Newry.ie

Last week over 60 students from a number of post primary schools across the Newry and Mourne District heard Holocaust surviver Joanna Millan tell her story.

Joanna was born Bela Rosenthal in August 1942 in Berlin, Germany. In June 1943, Bela and her mother were taken from their home and sent to the Theresienstadt ghetto. In 1944 when Bela was two, her mother contracted TB, leaving Bela orphaned and alone in the camp. Some of the women working in the kitchens would take food to the orphans. On 3rd May 1945, the Red Cross took over control of the camp and Bela was liberated by the Russians. 

After liberation Bela, along with five other surviving orphans, was flown to England. After living in a series of children’s homes, Bela was adopted by a Jewish couple living in London. They decided it would be better for Bela to have a less German-sounding name so it was changed to Joanna. Joanna was told not to mention that she was Jewish or that she was born in Germany and to pretend that she was their natural daughter. Growing up and hiding her identity was hard for Joanna, but she believes that the scale of antisemitism was such that Jews were discriminated against in all sections of society, even in England. Joanna went on to marry a Jewish man and has three children and eight grandchildren. She is a magistrate and today speaks regularly about her experiences during the Holocaust.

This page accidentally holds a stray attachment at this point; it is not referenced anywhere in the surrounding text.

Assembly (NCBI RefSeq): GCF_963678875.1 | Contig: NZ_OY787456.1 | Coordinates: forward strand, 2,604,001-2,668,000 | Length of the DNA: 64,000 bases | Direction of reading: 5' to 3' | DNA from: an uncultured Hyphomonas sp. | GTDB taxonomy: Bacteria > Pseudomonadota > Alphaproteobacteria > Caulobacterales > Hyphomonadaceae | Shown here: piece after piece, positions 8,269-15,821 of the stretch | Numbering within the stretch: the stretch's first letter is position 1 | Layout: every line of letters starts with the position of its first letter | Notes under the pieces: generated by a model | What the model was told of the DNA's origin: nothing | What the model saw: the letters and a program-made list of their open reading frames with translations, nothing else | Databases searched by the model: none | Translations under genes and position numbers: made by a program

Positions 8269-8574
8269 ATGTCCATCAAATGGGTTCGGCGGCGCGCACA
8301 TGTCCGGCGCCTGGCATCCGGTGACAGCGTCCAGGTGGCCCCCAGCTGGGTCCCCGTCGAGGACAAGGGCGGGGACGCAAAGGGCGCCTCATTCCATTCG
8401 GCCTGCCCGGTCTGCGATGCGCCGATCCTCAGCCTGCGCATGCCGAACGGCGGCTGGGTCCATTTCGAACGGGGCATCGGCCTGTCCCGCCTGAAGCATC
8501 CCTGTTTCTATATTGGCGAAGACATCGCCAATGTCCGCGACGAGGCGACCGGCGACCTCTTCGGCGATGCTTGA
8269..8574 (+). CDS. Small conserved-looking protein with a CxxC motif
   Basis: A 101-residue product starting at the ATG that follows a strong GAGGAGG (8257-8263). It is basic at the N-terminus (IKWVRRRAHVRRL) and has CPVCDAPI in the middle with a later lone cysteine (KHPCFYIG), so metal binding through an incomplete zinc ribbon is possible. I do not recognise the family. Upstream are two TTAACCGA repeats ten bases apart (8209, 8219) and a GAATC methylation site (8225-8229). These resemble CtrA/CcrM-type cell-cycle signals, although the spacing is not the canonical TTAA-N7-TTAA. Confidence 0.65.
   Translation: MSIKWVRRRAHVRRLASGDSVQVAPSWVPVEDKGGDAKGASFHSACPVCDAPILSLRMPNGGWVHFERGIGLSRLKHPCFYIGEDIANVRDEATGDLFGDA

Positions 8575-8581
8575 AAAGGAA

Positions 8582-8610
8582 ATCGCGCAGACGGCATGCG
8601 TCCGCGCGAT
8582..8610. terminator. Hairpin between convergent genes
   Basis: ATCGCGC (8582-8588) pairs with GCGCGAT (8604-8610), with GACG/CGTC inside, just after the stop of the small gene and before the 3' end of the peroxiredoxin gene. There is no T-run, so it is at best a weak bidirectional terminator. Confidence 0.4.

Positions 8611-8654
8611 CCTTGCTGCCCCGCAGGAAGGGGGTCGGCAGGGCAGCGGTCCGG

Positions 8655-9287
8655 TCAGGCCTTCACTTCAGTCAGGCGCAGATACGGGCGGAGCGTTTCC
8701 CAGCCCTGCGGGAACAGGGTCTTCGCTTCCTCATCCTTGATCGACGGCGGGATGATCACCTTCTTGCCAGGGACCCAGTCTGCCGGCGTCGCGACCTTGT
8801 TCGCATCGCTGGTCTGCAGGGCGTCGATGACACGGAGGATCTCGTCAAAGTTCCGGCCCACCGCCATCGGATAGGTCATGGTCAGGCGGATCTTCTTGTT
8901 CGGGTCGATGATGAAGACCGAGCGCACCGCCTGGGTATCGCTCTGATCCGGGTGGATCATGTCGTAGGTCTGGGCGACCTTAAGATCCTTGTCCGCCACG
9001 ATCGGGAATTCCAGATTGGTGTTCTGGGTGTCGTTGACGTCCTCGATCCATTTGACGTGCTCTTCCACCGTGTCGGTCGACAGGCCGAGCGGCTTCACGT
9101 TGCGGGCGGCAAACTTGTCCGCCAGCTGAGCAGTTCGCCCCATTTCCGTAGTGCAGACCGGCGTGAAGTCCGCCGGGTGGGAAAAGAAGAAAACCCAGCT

Students from St Paul’s High School, Newtownhamilton High School, Newry High School, St Joseph’s High School, Crossmaglen, St Mary’s High School and St Louis Grammar School, Kilkeel heard the testimony of Joanna as part of a visit organised by Newry and Mourne District Council and the Holocaust Educational Trust (HET). 

The Mayor of Newry and Mourne, Councillor Michael Ruane said “It is a privilege for us to welcome Joanna Millan to the District and her testimony will remain a powerful reminder of the horrors so many experienced. We are grateful to the Holocaust Educational Trust for co-ordinating the visit and we hope that by hearing Joanna’s testimony, which is one of tremendous courage during horrific circumstances, we will have the opportunity to learn where prejudice and racism can ultimately lead.”

This event has been organised by the Council’s Good Relations section and is supported by the Office of the First Minister and Deputy Minister.  It is part of a series of workshops that focus on the theme of ‘Dealing with the Past’ which seek to encourage all of our local communities to use the lessons we have learnt from the past to make a positive difference in our own lives, ensuring that we can all work together to create a shared future.

The Holocaust Educational Trust (HET) was established in 1988 to educate young people from every ethnic background about the Holocaust and the important lessons to be learned for today. HET works in schools, universities and in the community to raise awareness and understanding of the Holocaust, providing teacher training, an Outreach Programme for schools, teaching aids and resource materials. Among HET’s earliest achievements was ensuring that the Holocaust formed part of the National Curriculum for History. Since 2005 the Holocaust Educational Trust has received Government funding for its flagship Lessons from Auschwitz Project, which gives two young people from every school and college in the country the opportunity to visit Auschwitz-Birkenau. HET also played a crucial role in the establishment of Holocaust Memorial Day in the UK and continues to play a key role in the delivery of this national commemorative event.

 

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